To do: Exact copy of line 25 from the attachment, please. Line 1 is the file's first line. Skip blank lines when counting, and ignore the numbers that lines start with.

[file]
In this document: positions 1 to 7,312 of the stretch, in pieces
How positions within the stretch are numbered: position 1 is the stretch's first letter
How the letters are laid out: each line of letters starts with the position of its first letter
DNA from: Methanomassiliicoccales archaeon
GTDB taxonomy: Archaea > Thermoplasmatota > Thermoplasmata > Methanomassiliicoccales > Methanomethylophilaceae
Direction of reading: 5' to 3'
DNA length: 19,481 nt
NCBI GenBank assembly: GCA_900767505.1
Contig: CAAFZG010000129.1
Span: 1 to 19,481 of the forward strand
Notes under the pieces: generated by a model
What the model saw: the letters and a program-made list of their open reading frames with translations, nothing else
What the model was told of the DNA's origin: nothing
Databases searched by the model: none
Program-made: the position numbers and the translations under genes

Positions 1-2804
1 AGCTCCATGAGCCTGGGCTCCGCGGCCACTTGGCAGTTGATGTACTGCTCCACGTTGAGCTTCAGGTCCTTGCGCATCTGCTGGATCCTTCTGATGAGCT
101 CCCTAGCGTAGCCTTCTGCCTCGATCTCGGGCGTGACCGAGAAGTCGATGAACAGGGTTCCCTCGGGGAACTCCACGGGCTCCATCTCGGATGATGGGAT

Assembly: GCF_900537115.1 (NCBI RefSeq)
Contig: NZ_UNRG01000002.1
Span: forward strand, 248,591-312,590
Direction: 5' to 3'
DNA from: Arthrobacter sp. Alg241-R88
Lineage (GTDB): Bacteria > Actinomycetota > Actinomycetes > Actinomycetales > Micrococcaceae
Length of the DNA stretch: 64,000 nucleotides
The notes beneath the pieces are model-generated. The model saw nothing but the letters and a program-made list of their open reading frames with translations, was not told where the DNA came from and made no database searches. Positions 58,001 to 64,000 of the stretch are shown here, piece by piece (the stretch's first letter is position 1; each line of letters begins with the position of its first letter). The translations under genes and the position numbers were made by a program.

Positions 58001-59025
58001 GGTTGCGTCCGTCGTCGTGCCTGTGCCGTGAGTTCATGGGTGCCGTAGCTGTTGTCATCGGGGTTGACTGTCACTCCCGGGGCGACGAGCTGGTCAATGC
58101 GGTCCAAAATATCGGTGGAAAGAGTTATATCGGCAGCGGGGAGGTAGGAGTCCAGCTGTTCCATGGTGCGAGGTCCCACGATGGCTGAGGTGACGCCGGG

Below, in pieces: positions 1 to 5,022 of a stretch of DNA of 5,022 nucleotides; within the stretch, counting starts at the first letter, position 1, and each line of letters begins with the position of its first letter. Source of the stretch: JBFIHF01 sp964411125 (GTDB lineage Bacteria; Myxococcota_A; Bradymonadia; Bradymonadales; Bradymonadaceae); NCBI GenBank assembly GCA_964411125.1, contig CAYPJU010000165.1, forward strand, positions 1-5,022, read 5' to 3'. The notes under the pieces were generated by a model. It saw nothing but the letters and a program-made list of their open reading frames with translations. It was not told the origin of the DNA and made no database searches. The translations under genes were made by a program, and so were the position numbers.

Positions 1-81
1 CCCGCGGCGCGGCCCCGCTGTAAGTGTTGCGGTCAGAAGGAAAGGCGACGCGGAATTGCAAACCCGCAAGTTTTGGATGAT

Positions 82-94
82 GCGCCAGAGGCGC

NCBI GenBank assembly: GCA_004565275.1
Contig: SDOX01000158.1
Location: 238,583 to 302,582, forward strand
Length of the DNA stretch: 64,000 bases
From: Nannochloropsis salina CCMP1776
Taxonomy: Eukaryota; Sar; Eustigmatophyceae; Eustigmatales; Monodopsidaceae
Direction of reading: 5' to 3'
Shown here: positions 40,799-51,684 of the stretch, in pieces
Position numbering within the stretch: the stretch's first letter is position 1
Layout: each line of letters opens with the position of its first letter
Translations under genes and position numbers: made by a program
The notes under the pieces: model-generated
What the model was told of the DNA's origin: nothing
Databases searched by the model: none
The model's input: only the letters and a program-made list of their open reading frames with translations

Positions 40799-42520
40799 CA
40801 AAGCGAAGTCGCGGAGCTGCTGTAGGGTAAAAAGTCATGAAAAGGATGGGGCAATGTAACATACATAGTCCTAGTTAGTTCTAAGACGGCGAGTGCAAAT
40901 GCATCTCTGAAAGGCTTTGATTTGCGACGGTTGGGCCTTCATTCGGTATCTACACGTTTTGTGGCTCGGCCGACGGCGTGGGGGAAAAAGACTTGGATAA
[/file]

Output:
Length of the DNA stretch: 64,000 nucleotides